Fair Cape’s milk goes retro
Cape Town-based dairy, Fair Cape, has become the first South African supplier of free range milk, packaged in an olde worlde-styled PET bottle.
YOU’D have to be on another planet not to be aware of several major themes permeating the food and beverage options currently being presented to, and chosen, by consumers, and Fair Cape’s launch of free range milk astutely taps into several:
- Consumers are changing the way they are eating, and show increasing interest in higher quality, more authentic food products and experiences.
- There’s huge demand for things ‘natural’ – no additives, no artificial ingredients, sustainably produced, grass-fed, raised organically and so on.
- Nostalgia–on-a-plate . . . ageing consumers, especially, long for the times when things were apparently simpler, when the world was rosy and less complex.
‘While other free range products, such as eggs, have been available in South Africa for a long time, this is the first time that consumers will also have access to free range milk,’ says Fair Cape of its new milk, launched a few months ago and which is available at selected retail outlets in the Western Cape.
‘It is of utmost importance to us that our cows live in comfortable, spacious surroundings, and are treated well,’ comments Fair Cape farmer, Johannes Laubscher. ‘We take a great deal of care to ensure our herd is content and healthy, which in turn ensures an enhanced milk product.’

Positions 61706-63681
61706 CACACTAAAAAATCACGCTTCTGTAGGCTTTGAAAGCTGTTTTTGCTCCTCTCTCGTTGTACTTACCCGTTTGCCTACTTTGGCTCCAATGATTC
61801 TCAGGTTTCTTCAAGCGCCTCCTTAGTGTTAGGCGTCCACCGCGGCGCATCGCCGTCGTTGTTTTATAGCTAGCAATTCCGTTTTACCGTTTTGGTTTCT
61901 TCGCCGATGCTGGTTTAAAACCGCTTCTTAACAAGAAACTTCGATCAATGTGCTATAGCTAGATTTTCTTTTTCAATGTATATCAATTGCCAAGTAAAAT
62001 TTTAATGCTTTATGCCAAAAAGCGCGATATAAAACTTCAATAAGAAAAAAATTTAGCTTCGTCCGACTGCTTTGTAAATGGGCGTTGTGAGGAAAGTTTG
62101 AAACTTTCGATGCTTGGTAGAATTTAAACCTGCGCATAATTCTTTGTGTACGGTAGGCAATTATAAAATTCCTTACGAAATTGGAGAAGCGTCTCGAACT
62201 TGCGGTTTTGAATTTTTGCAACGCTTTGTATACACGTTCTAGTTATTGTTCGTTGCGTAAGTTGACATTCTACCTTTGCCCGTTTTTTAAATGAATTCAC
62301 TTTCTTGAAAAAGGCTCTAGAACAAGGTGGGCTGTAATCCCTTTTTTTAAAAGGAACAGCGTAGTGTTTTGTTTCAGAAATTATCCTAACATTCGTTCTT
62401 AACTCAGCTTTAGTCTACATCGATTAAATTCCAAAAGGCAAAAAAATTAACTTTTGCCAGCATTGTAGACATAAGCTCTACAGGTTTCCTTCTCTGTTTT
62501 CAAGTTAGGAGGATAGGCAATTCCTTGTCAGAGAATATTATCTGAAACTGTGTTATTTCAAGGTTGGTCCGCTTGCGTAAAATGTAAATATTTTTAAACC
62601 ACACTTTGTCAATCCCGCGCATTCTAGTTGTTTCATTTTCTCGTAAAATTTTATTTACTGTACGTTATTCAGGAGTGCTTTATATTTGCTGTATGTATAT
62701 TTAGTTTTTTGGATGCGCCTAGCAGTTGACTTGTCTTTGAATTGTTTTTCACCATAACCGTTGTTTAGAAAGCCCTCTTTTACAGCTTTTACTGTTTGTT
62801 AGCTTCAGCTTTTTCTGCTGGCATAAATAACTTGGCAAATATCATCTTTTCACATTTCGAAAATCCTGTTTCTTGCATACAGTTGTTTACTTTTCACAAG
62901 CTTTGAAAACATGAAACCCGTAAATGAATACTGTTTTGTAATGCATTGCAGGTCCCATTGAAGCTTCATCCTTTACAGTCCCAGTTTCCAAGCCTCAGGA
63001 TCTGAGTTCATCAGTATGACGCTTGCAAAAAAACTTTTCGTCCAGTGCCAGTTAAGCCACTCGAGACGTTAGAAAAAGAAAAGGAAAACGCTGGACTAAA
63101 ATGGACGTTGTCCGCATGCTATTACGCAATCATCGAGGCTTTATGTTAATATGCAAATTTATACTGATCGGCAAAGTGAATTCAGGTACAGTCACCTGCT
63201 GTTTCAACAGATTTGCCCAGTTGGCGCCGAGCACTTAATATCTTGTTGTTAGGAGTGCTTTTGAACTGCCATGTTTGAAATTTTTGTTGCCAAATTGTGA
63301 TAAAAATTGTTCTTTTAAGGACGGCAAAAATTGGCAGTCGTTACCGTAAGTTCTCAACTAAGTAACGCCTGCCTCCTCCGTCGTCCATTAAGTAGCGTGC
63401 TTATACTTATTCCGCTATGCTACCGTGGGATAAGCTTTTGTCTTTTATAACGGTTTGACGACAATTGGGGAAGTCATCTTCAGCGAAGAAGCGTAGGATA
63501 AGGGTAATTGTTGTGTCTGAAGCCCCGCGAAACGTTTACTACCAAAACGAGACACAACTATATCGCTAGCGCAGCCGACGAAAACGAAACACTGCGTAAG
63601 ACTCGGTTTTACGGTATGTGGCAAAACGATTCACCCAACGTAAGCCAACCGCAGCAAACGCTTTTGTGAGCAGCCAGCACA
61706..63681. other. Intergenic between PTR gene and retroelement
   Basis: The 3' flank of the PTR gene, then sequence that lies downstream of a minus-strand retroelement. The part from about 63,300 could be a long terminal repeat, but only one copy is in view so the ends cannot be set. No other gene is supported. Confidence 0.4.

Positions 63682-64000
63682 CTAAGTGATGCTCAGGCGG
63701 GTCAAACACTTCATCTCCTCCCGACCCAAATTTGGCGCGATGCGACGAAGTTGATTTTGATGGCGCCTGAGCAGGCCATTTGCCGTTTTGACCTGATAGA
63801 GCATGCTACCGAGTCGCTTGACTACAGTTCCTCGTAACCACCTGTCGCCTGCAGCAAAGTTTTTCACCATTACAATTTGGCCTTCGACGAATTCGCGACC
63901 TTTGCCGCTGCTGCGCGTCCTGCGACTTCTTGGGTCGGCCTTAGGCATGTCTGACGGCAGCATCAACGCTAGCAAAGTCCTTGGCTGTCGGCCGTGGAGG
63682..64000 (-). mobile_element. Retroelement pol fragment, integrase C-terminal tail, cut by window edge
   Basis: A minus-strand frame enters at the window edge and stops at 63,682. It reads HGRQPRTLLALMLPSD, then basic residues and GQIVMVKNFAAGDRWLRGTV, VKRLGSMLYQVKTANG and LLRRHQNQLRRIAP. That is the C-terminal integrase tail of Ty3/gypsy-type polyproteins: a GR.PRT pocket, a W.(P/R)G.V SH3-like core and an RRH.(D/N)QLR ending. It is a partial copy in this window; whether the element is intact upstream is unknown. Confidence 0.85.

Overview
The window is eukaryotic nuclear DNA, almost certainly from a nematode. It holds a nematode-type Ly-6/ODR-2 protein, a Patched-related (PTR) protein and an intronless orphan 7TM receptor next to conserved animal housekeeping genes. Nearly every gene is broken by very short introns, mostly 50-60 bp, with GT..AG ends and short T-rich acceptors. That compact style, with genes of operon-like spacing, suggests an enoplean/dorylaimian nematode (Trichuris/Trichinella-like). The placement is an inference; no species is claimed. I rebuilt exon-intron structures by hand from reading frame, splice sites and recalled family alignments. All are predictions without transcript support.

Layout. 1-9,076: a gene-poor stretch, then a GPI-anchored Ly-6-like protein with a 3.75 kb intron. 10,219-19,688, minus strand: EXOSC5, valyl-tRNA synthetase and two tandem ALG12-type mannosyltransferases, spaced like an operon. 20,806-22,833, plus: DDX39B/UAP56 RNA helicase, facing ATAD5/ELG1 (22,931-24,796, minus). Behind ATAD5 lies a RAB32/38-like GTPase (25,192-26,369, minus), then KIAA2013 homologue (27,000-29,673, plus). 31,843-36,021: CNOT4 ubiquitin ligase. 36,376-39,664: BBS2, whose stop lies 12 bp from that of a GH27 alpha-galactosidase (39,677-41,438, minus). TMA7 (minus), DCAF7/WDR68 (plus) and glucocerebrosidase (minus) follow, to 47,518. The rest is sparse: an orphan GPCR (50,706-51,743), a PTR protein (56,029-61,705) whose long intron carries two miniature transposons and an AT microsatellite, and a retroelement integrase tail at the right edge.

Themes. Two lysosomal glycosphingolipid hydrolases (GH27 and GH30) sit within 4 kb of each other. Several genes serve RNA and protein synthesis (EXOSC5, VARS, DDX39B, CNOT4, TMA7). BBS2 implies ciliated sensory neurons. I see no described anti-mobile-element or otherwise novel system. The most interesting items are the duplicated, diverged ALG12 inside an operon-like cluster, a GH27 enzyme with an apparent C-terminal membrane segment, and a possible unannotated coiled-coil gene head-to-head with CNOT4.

Fair Cape uses the Bokomo ‘cow comfort indicator’ to ensure the wellbeing of its cows. For instance, they can choose between basking in the sun or when the temperatures get too high, they can seek the cool of the cow sheds. They eat only natural feed that contains no artificial hormones or animal by-products.
In keeping with free range principles, Fair Cape adds that it is proudly an environmentally-responsible company, with ‘everything’ at its facilities recycled, and no effluent is pumped into the environment.
New is but the old made visible to the senses
Light is one of milk’s worst enemies and as such, milk in clear PET bottles poses some shelf-life dilemmas. These bottles, supplied by Dairypack, part of Polyoak Packaging, have no added barrier qualities but, by all accounts, Fair Cape is managing this issue.
‘In South Africa, milk in PET has been tried before, but Fair Cape is the first to achieve this kind of success and we are proud to be a partner with them in this exciting new venture,’ says Jeremy Mackintosh, group MD of Polyoak. ‘The product is selling very well and consumers are enjoying this new pack. Our perception is that they are attracted by the free range concept, it is competitively priced and it has an appealing, different and fresh look on shelf.’
He adds that the ‘old fashioned’ bottle shape conjures up almost nostalgic feelings of fresh produce that was always pure and wholesome but at the same time has a contemporary look. The two-litre variant, he notes, also has a very good size perception.
First published in PACKAGiNG & Print Media Magazine, January 2008, written by Brenda Neall
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